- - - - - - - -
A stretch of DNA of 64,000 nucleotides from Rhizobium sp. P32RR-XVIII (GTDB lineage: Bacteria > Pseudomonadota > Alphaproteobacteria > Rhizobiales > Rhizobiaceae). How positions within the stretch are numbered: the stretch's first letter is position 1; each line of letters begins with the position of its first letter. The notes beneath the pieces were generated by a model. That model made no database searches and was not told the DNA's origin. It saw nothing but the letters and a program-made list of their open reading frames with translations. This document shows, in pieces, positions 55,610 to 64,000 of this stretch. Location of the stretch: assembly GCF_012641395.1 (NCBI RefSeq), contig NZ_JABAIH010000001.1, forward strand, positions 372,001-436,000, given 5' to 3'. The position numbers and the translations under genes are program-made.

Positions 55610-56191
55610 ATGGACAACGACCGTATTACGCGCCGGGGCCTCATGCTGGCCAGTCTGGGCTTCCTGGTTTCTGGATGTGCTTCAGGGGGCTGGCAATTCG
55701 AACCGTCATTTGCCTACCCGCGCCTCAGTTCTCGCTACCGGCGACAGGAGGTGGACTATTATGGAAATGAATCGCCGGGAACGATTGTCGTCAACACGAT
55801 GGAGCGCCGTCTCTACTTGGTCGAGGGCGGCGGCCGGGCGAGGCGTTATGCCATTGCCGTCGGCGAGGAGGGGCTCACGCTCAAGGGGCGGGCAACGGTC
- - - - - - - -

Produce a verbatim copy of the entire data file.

A stretch of DNA of 64,000 nucleotides from Rhizobium sp. P32RR-XVIII (GTDB lineage: Bacteria > Pseudomonadota > Alphaproteobacteria > Rhizobiales > Rhizobiaceae). How positions within the stretch are numbered: the stretch's first letter is position 1; each line of letters begins with the position of its first letter. The notes beneath the pieces were generated by a model. That model made no database searches and was not told the DNA's origin. It saw nothing but the letters and a program-made list of their open reading frames with translations. This document shows, in pieces, positions 55,610 to 64,000 of this stretch. Location of the stretch: assembly GCF_012641395.1 (NCBI RefSeq), contig NZ_JABAIH010000001.1, forward strand, positions 372,001-436,000, given 5' to 3'. The position numbers and the translations under genes are program-made.

Positions 55610-56191
55610 ATGGACAACGACCGTATTACGCGCCGGGGCCTCATGCTGGCCAGTCTGGGCTTCCTGGTTTCTGGATGTGCTTCAGGGGGCTGGCAATTCG
55701 AACCGTCATTTGCCTACCCGCGCCTCAGTTCTCGCTACCGGCGACAGGAGGTGGACTATTATGGAAATGAATCGCCGGGAACGATTGTCGTCAACACGAT
55801 GGAGCGCCGTCTCTACTTGGTCGAGGGCGGCGGCCGGGCGAGGCGTTATGCCATTGCCGTCGGCGAGGAGGGGCTCACGCTCAAGGGGCGGGCAACGGTC